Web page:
Quilombo (1986) a film you can find on Netflix. Must watch.
Quilombo dos Palmares, was a fugitive community of escaped slaves and others in colonial Brazil that developed from 1605 until its suppression in 1694. It was located in what is today the Brazilian state of Alagoas.
Angola Janga was legendary for its size and power. An independent, self-sustaining kingdom, Palmares was vast and at its height hosted a population of over 30,000 free men, women and children.
Although the “Guerra de Palmares” consistently calls the king Ganga Zumba, and translates his name as “Great Lord” other documents, including a letter addressed to the king written in 1678 refer to him as “Ganazumba” (which is consistent with a Kimbundu term ngana meaning “lord”). One other official, Gana Zona also had this element in his name.
After a particularly devastating attack by the captain Fernão Carrilho in 1676-7, Gana Zumba sent a letter to the Governor of Pernambuco asking for a peace. The governor responded by agreeing to pardon Gana Zumba and all his followers, on condition that they move to a position closer to the Portuguese settlements and return all enslaved Africans that had not been born in Palmares. Although Gana Zumba agreed to the terms, one of his more powerful leaders, Zumbi refused to accept the terms. According to a deposition made in 1692 by a Portuguese priest, Zumbi was born in Palmares in 1655, but was captured by Portuguese forces in a raid while still an infant. He was raised by the priest, and taught to read and write Portuguese and Latin. At age 15, however, Zumbi escaped and returned to Palmares. There he quickly won a reputation for military skill and bravery and was promoted to the leader of a large mocambo.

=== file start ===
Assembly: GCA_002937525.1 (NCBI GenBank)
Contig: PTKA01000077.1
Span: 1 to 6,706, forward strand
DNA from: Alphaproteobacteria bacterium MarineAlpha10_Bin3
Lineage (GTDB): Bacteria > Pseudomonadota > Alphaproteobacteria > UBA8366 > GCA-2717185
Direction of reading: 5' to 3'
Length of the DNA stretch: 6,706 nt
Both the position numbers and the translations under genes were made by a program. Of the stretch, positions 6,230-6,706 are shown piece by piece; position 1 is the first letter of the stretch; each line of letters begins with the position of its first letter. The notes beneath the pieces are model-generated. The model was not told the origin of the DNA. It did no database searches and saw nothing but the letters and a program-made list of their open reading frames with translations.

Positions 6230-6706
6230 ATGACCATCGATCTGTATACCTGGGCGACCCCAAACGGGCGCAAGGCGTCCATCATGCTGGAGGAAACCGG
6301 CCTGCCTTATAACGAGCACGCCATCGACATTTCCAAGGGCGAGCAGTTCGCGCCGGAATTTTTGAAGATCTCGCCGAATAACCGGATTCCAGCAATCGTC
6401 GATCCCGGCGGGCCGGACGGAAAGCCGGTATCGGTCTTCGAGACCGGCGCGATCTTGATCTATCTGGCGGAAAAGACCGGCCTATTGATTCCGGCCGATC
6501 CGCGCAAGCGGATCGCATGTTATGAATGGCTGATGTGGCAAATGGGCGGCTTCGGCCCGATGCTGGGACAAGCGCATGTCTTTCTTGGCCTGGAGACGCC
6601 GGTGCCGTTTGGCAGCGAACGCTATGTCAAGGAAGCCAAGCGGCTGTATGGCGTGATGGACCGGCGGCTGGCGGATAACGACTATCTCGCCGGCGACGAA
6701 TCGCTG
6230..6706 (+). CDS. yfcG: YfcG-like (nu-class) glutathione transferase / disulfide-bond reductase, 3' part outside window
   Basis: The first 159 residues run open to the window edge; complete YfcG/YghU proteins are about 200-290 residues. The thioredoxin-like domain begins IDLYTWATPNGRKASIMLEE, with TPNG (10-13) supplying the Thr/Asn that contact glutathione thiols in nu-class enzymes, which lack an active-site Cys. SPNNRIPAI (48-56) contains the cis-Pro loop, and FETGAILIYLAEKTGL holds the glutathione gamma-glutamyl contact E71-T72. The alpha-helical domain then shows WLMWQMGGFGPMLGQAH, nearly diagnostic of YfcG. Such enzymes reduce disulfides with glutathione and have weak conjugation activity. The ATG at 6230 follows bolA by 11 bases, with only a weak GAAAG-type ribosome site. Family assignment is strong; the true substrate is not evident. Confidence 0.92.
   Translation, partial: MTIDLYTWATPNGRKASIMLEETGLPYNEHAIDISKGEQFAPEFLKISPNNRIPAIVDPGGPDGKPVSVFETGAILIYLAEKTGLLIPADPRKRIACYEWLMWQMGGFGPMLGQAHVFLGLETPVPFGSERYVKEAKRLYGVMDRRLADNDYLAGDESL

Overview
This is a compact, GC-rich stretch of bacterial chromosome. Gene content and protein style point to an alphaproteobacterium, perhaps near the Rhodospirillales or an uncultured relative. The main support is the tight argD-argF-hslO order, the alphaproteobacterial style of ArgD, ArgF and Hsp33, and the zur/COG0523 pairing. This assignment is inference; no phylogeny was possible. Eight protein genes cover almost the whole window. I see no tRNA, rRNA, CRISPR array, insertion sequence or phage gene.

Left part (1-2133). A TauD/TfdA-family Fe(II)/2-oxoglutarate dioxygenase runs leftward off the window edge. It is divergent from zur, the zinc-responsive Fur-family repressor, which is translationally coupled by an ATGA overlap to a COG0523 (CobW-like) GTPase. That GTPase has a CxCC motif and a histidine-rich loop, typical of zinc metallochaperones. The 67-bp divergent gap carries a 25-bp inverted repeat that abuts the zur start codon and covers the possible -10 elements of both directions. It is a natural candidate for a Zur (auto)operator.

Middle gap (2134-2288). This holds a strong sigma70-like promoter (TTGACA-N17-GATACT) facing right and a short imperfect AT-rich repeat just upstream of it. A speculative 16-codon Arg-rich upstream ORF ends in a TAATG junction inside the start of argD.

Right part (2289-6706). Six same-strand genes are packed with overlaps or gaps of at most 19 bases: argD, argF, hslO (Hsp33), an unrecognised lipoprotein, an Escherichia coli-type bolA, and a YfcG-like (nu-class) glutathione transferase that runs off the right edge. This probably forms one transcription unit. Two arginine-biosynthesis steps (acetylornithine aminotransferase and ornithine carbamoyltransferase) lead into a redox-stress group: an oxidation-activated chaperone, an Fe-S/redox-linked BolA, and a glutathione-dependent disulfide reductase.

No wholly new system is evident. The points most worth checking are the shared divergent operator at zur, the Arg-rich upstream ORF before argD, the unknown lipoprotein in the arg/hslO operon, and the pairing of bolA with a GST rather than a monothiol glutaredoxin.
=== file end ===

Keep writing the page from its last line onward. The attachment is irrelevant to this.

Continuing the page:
In a short time, Zumbi had organized a rebellion against Gana Zumba, who was styled as his uncle, and poisoned him. Which is not totally proven, many believe he poisoned himself to put a warning that the Portuguese could not be trusted. Since he was sick of fighting but knew the repercussions of signing the deal with the Portuguese and knew this would not be the end of a long fight. By 1679 the Portuguese were again sending military expeditions against Zumbi. Meanwhile, the sugar planters reneged on the agreement and re-enslaved many of Gana Zumba’s followers who had moved to the position closer to the coast.
From 1680 to 1694, the Portuguese and Zumbi, now the new king of Angola Janga, waged an almost constant war of greater or lesser violence. The Portuguese government finally brought in the famed Portuguese military commanders Domingos Jorge Velho and Bernardo Vieira de Melo, who had made their reputation fighting Native American peoples in São Paulo and then in the São Francisco valley. The final assault against Palmares occurred in 1694. Cerca do Macaco, the main settlement, fell; and Zumbi was wounded. He eluded the Portuguese, but was betrayed, finally captured, and beheaded in 1695.
Zumbi’s brother continued resistance, but Palmares was ultimately destroyed, and Velho and his followers were given land grants in the territory of Angola Janga, which they occupied as a means of keeping the kingdom from being reconstituted. Palmares had been destroyed by a large army of Indians under the command of white and caboclo (white/Indian mixed-bloods) captains-of-war.
Although the kingdom was destroyed the Palmares region continued to host many smaller runaway settlements, and so the Portuguese still had the problems they had before, but there was no longer the centralized state in the mountains.